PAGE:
Literature is an essential part of a balanced education, but how do you teach a student how to read a classic? How do you urge him or her to see the beauty in Shakespeare, Chaucer, and Dickens? These books offer ideas and specific instructions. Learn what other teachers have found that works in teaching literature in the classroom.
by Elaine Showalter. Blackwell. From the publisher: "'Teaching Literature' is an indispensable guidebook for all teachers of English and American literature in higher education. Drawing on 40 years of international teaching experience, author Elaine Showalter inspires instructors to make their classroom practice intellectually exciting..."
by Tanya Agathocleous (Editor), and Ann C. Dean (Editor). Palgrave. From the publisher: "Teaching Literature offers a practical guide to teaching literature, with accounts of how daily experiences in the classroom grow out of engagement with dynamic fields of study. By uniting the theoretical and the practical consideration of what it means to teach literature, this book widens the current conversation about pedagogy just beginning to take place in the field."
by Carol Jago. Heinmann. From the publisher: "Reading the classics isn't easy. Students often balk at the difficult syntax, unfamiliar settings, and descriptive passages. Length alone keeps some books out of the curriculum. For a teacher to persistsometimes coaxing, sometimes drivingrequires an act of will. In Classics in the Classroom Carol Jago provides practical ideas for making these challenging texts come alive for contemporary students."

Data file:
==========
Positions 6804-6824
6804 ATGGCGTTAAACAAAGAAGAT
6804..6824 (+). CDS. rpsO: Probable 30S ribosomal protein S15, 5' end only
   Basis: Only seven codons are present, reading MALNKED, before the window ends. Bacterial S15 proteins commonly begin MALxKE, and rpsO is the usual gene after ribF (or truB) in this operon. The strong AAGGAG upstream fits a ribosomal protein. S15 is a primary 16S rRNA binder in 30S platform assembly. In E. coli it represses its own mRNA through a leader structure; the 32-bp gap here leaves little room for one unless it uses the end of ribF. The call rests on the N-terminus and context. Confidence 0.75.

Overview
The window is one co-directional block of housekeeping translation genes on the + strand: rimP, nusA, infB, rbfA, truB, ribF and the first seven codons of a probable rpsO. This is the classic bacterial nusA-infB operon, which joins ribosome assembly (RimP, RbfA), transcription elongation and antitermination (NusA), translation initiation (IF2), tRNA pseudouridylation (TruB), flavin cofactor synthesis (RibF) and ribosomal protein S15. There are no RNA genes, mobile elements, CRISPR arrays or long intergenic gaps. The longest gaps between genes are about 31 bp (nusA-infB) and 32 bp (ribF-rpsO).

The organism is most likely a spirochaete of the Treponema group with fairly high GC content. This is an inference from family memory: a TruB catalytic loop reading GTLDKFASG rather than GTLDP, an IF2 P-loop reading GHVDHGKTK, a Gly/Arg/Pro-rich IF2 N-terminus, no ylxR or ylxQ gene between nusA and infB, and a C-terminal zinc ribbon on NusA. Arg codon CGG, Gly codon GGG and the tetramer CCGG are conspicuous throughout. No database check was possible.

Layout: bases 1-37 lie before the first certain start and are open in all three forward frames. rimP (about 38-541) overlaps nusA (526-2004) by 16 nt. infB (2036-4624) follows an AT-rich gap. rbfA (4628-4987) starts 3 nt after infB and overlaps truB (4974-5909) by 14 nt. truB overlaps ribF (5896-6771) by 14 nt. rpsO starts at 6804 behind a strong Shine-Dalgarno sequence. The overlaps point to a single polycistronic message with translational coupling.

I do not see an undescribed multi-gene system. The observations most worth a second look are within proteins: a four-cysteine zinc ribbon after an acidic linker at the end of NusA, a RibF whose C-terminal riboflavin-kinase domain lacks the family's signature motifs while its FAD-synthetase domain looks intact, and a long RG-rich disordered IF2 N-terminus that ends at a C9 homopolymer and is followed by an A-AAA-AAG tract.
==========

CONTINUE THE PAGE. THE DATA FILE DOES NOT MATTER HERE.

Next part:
by Carol Jago, and James Strickland. Heinemann. From the publisher: "'With Rigor for All' also offers practical suggestions for overcoming the problems teachers face when teaching the classics: length, challenging vocabulary, complex syntax, alien times and settings, student disaffection. The book also deals with issues such as assessment and censorship, and offers many lists of suggested titles and a rich sampling of student writings in response to the classics."
by Mary Lou Brandvik. Jossey-Bass Inc., Publishers. From the publisher: "Included are 175 easy-to-use strategies, lessons, and checklists for effective classroom management, and over 50 reproducible samples that you can adopt immediately for planning, evaluation, or assignments. The 'Guide' helps you create a classroom that reflects the excitement for learning that every English teacher desires."
by Rex Gibson. Cambridge University Press. From the publisher: "Teaching Shakespeare is a major contribution to the knowledge and expertise of all teachers of Shakespeare in schools, colleges and institutions of higher education... Practical examples are given from the plays most frequently used in schools, but Rex Gibson shows that the principles apply equally to the less frequently studied plays, thereby extending the canon of school Shakespeare."
by Rebecca Barnhouse. Rowman & Littlefield. From the publisher: "Writers of both fiction and non-fiction have long been fascinated by the Middle Ages, and this guide summarizes and evaluates more than 500 picture books, novels, nonfiction, and reference books that have been written for readers in grades K - 12. It also offers professional resources for educators and suggestions for classroom activities."
by Robert McMahon. Heinemann. From the publisher: "Robert McMahon has contributed something genuinely new to the teaching of classic literature in high school, a system of teaching English that achieves classroom control through engagement and interest in content."
by Arnold Weinstein. Random House. From the publisher: "In the tradition of Harold Bloom and Jacques Barzun, Weinstein guides us through great works of art, to reveal how literature constitutes nothing less than a feast for the heart. Our encounter with literature and art can be a unique form of human connection, an entry into the storehouse of feeling."
Robert Coles. Modern Library. From the publisher: "In this remarkable anthology, some of the world's greatest writers provide a master class on the transformative power of learning and literature."